- The transaction costs for both financier and supplier have high and can only be reduced through scale and good management. Suppliers must be able to source, deliver and support equipment across large territories and over a long period of time. Banks must be able to make sufficient margin when repayment amounts are small and disproportionately expensive to process
The cumulative effect of poor experience over more than a decade has made MFIs and banks uninterested to engage at a time when digital finance was transforming the model for solar lending. When new entrants to solar distribution sought partnerships from banks to launch PAYGO models they encountered very little understanding and no enthusiasm. This contrasts with the early interest of the mobile network operators who recognised the transformative potential of solar powered phone recharging and who moved quickly to make partnerships in Kenya, Uganda and other markets.
As a result new PAYGO companies set out to understand and incorporate the financing challenge of large scale solar distribution in house. By combining connectivity, data and mobile money they created a consumer financing model that exists in the digital finance space and outside the regulated activities of banks and MFIs.
In retrospect MFIs have been critical to the development of PAYGO. Their absence from the market has left a gap that others have filled.
4. There are Real Barriers to Scaling Stand Alone PAYGO
There is exuberance at the early success of solar PAYGO business models. In December 2016 Lumos in Nigeria announced $90MM of investment to roll out this business model in Nigeria based on the potential market in Nigeria, its partnership with MTN, its technology platform and the track record of its founder in running technology businesses. As with other companies in the sector it highlights the sales and technology aspects and downplays the financial service elements. However, a company that plans to finance multiple millions of customers cannot long avoid the realities of vendor finance – cost of funds, credit risk management, regulation and currency risk where funding is raised in dollars and euros when customers will be repaying in naira.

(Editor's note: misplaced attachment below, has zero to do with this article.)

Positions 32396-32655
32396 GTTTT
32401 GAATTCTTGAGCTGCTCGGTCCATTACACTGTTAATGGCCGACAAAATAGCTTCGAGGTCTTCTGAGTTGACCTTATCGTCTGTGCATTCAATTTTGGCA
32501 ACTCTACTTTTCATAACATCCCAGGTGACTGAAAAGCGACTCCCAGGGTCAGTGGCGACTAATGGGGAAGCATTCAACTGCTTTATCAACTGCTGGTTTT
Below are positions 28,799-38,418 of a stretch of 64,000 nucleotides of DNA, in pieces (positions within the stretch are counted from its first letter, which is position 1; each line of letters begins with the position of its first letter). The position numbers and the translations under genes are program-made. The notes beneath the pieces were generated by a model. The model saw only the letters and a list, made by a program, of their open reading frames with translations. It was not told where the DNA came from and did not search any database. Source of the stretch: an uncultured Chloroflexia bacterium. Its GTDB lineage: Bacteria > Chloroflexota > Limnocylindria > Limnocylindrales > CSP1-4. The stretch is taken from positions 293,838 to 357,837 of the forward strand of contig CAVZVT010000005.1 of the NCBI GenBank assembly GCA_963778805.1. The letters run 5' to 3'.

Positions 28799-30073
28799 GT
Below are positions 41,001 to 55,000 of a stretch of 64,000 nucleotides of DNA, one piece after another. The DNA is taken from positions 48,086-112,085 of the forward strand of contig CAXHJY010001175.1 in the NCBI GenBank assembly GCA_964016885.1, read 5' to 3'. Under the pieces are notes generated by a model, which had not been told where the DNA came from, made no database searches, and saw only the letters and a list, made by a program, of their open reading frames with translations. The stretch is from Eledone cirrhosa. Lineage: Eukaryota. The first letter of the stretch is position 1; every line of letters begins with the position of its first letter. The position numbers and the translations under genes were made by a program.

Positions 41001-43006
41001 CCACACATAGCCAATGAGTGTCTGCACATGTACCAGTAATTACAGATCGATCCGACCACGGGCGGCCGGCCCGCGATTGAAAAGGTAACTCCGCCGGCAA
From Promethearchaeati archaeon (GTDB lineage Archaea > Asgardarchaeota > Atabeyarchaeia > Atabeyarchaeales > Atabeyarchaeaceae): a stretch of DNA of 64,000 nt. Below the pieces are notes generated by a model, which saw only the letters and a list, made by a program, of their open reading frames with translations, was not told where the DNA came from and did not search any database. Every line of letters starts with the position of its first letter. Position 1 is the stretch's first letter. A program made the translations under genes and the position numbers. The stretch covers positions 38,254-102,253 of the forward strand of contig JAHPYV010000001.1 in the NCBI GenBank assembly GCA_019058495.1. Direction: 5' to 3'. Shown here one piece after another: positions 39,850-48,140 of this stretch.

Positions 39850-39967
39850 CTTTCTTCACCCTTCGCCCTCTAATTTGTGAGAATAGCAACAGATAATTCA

Cost of Funding: Small companies pay more for financing than larger companies. Commercial companies unless they have a ‘cash cow’ in their group, generally borrow higher than banks and MFIs that can leverage customer deposits. In addition the market will price in a premium if it feels that it is operating a credit based business without the systems and management appropriate to the activity as found in a bank or MFI. If banks and MFIs get into the business of solar lending at scale, they will have a sustainable and long term advantage of lower cost of funding.